Time Warner Inc. yesterday agreed to pay securities regulators $300 million to settle long-running civil fraud charges related to online advertising deals that helped the company artificially inflate revenue.
The settlement closes another chapter on more than two years of federal investigation into the accounting practices and dealmaking activities at Dulles-based America Online Inc. before and after its January 2001 merger with Time Warner.
Time Warner said it had restated financial results for 2000 to 2002 by about $500 million to correct its accounting for deals under scrutiny by the Securities and Exchange Commission. The company did not admit or deny wrongdoing as part of the settlement.
The SEC also settled with the company's finance chief, controller and deputy controller, who stood accused of causing false financial reports to be filed in connection with $400 million worth of transactions that Time Warner negotiated with German media company Bertelsmann AG. The men, who were responsible for approving corporate accounting practices, received false information from unnamed insiders and "failed to pursue facts and circumstances" that would have thrown into question the payments in 2000 and 2001, according to court papers.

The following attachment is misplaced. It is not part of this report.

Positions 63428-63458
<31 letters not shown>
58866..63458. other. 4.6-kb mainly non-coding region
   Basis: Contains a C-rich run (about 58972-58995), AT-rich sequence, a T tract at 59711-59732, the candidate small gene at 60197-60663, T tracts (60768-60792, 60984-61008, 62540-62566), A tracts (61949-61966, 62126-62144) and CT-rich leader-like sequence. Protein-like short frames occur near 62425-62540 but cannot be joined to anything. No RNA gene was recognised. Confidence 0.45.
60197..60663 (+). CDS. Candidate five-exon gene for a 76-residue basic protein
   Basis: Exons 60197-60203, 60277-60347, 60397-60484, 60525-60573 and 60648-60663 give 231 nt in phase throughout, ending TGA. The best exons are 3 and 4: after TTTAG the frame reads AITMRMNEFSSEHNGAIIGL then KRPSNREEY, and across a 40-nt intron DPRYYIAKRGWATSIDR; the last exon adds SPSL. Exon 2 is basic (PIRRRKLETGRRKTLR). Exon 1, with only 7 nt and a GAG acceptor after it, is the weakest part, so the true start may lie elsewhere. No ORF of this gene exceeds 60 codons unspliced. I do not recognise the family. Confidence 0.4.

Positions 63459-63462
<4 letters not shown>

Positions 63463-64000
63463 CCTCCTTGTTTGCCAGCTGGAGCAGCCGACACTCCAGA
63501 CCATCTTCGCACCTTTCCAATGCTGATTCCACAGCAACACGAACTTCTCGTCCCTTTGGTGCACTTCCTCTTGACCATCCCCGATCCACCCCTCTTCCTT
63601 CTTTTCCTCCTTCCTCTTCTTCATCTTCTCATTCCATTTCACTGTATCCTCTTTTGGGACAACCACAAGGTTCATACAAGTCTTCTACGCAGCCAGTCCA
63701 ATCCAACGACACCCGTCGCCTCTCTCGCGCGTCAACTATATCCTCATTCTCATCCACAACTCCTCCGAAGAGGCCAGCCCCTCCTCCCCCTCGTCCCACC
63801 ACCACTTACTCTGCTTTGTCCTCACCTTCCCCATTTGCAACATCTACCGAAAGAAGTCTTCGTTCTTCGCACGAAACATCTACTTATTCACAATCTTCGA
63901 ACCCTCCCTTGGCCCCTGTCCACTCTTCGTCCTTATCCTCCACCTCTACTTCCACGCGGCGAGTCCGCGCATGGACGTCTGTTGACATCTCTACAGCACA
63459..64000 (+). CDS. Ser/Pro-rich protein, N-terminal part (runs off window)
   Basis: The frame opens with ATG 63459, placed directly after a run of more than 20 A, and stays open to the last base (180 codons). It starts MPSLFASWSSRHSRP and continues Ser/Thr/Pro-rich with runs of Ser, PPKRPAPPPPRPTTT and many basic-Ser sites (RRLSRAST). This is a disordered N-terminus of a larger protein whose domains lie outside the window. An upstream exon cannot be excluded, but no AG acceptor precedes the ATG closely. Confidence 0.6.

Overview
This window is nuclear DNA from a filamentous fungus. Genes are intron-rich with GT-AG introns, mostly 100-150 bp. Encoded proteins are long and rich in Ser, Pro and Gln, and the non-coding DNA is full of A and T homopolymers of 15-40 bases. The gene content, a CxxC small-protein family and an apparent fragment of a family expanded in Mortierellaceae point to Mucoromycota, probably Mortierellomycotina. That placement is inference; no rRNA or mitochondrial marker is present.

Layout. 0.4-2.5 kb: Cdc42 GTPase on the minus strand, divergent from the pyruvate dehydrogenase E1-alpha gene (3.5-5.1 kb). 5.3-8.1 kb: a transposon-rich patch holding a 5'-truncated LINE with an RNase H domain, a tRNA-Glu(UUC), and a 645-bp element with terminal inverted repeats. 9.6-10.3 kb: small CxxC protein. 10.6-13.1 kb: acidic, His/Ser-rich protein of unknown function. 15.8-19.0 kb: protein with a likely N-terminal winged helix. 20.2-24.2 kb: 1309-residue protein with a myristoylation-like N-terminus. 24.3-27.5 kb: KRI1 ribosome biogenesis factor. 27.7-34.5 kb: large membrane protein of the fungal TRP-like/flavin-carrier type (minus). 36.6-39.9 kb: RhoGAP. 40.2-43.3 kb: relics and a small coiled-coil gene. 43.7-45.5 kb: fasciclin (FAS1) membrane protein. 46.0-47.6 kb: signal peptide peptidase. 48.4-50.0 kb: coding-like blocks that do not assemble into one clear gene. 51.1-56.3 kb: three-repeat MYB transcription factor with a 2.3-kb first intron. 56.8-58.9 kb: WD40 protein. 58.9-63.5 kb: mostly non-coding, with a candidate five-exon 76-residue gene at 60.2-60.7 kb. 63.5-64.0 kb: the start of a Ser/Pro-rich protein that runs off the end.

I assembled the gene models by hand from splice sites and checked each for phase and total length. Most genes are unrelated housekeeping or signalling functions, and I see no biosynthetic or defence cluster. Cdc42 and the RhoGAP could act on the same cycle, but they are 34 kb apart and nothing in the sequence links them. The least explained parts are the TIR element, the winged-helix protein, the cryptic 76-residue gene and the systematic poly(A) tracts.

Chief financial officer Wayne H. Pace, controller James W. Barge and deputy controller Pascal Desroches are not required to pay fines or face other sanctions as part of yesterday's settlement. The three men, who did not admit or deny wrongdoing, remain employed at Time Warner, company officials said. Their defense lawyers declined to comment.
SEC enforcement chief Stephen M. Cutler said the charges in the complaint detail "a wide array of wrongdoing" at the world's biggest media company, including schemes to inflate advertising revenue and subscriber numbers. Time Warner also helped PurchasePro.com Inc., Homestore Inc. and an unnamed California software company commit securities fraud by engaging in ad deals that allowed the firms to artificially boost revenue, the SEC said.
Cutler noted that Time Warner's AOL unit had been operating under a May 2000 order to cease and desist from fraudulent activity at the time some of the improper conduct took place. In that 2000 order, AOL agreed to pay $3.5 million to settle charges that it had improperly tamped down expenses for acquiring new subscribers by capitalizing them over time.
In a prepared statement, Time Warner chairman and chief executive Richard D. Parsons yesterday said he is pleased to have resolved the SEC case.
In an e-mail sent to employees, Parsons said yesterday's settlement opens a new chapter for the company and its operations.
"Now that this chapter is closed, we can look forward to putting all of our energies behind delivering sustained, superior growth to our stockholders," Parsons wrote.